One of the most disappointing travel experiences is to arrive at a ‘secluded paradise’ only to discover it’s swarming with people. Although it requires more work and a little bravery, I believe seeking out lesser-known slices of heaven is more than worth it.
With a number of islands on this list located on what is quite a handy travel route to and from each other, I hope this guide will help you to get off the beaten track and explore these hidden gems within the Philippines.
1. Ticao, Masbate
I can only describe Ticao as my personal definition of paradise. With a total land area of 129 square miles, this humble island has so much to offer that it’s likely you’ll extend your stay to take advantage of the adventure on your doorstep. For the mermaids among us, Ticao presents the incredible opportunity to both snorkel with the gentle giants of the ocean, whale sharks, and undertake an advanced dive to the breathtaking Manta Bowl. This area is comprised of five different dive sites, and is an established cleaning and feeding station for the majestic manta ray. Depending on weather conditions the peak month for both of these experiences overlaps in April. Taking a day trip to Halea Nature Park from the northern tip of Ticao island is also an absolute must. An environmental conservation fee of 25 pesos per person and a ‘leave no trace’ policy ensures the park truly is a pristine haven.
The most convenient way to get to Ticao from Manila is to fly to Masbate City with an airline such as Cebu Pacific Air or Philippine Airlines for around 40 USD. From there make your way to Masbate City Port and board the ferry to Lagundi, Ticao Island.
2. Kalanggaman Island, Leyte
Kalanggaman Island is about as simple as it gets. With the two beautiful sandbars being the island’s main, and arguably only attractions, you should arrive here ready to entirely switch off and enjoy the sound of nature. There are some small cottages available to rent for around 250-500 pesos per day, as well as the option of camping out for roughly the same price. There is no electricity on the island, only solar powered string lights that provide some light at nighttime, and no restaurant; all visitors are responsible for bringing their own food and water for the duration of their stay.
There are tour package options available to take the stress out of planning your journey, but you can easily save money by doing this yourself. From Ormoc, Leyte take a van towards Palompon Port. At the port you will need to register with the Department of Tourism for 150 pesos, and you can share the price of a boat to Kalanggaman with the other travellers who have registered. If you are lucky and your boat is at capacity (around 20 people) you can expect to pay just 180 pesos per person.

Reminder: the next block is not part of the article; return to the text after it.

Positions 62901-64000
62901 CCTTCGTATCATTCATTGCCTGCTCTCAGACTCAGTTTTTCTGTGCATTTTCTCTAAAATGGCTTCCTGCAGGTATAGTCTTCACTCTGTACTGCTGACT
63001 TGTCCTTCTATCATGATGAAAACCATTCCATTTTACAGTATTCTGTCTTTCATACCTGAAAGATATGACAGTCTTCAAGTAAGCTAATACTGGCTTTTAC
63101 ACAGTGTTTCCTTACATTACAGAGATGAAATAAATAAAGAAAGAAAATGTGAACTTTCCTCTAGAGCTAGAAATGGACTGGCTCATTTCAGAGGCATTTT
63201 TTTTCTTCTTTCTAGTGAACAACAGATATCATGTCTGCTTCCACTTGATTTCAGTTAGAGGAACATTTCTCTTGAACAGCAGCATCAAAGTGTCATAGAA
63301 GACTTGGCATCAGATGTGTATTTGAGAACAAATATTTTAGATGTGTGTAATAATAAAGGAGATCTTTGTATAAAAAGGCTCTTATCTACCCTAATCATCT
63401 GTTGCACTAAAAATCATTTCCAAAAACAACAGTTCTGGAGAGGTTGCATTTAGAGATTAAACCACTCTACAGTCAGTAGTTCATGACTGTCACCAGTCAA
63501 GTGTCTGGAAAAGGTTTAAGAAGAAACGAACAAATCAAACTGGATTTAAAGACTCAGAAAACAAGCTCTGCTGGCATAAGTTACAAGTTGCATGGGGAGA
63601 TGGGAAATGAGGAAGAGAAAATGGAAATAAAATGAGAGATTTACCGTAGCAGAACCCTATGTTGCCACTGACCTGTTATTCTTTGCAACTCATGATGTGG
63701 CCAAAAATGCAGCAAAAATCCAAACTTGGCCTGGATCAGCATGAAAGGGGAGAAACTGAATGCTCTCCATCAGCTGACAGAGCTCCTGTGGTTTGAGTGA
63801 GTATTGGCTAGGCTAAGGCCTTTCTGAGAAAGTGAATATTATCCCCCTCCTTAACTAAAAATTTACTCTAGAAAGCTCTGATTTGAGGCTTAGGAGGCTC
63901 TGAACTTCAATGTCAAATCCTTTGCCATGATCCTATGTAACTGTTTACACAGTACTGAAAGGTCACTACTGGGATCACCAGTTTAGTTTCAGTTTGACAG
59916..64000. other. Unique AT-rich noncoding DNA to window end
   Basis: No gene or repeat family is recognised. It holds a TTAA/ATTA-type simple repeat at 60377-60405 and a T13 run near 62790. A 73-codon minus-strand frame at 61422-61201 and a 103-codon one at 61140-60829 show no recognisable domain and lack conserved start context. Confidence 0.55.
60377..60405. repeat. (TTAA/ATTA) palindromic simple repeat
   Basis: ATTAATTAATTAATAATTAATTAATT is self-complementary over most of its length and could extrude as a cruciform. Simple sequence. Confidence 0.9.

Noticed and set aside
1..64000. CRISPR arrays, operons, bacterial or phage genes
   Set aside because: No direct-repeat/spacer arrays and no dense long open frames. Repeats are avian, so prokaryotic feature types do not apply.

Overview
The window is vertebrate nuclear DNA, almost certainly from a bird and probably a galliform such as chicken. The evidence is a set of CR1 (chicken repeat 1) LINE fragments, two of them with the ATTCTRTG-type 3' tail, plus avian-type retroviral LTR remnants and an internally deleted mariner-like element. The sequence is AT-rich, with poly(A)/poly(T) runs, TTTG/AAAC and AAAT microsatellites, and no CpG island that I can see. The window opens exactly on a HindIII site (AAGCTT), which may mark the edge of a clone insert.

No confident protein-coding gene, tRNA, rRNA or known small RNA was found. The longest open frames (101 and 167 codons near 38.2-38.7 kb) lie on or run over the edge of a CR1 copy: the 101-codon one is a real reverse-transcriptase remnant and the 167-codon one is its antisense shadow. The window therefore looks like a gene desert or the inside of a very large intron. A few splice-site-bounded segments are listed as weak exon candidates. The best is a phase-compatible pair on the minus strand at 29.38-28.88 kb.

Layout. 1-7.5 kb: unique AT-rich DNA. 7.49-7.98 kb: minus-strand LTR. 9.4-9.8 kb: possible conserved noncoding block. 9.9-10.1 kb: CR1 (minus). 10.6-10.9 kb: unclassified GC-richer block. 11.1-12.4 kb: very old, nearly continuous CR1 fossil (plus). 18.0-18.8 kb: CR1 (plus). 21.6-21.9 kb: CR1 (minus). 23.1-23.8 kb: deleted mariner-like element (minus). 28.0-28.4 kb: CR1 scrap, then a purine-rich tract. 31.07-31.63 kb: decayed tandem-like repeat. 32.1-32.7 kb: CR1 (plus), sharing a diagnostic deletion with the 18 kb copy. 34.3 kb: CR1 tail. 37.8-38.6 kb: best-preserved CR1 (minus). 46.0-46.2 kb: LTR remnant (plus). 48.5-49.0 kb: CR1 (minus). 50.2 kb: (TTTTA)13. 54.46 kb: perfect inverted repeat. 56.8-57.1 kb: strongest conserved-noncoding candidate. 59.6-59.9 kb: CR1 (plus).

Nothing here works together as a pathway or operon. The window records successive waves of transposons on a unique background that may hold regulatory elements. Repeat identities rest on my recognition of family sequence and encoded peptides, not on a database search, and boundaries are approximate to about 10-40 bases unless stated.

3. Malapascua, Daanbantayan
Close to Kalanggaman lies its big brother island, Malapascua. With more creature comforts and a mix of locals and expats, spending time here is a great way to experience a more heavenly version of the typical backpacker paradise.
The main pull of this island is its proximity to the easily accessible Cebu, it’s chilled out vibe and the beautiful balance between deserted island and modern world. The diving on Malapascua is also breathtaking. The coral blocks and vegetation at many local sites make for great muck dives, with plenty of opportunity for macro divers to get their cameras out too.
Even more exciting is the abundance of thresher sharks in the area with schools offering dive packages that take you right to where the action is. This has been described as some of the best diving in the Philippines, so enthusiasts won’t want to miss out. For travellers who prefer to stay on dry land, this island has something that many others on this list are in short supply of – bars. So you can enjoy this secret island getaway with a cocktail in your hand. Aim to visit between February and May to catch the dry season and calm waters.
You can reach the island via Cebu by landing at Mactan Airport and travelling with bus companies Ceres and Rough Riders from the North Bus Terminal. After a three and a half to five hour journey you will reach the port, Maya, from which you can catch a boat to Malapascua. If you are already on the island to the north, Masbate, you will also need to pass through Maya’s port to reach Malapascua. You can do this by catching a ferry from either Cawayan or Cataingan, with a roughly six hour long journey.
4. Apo Island, Negros Oriental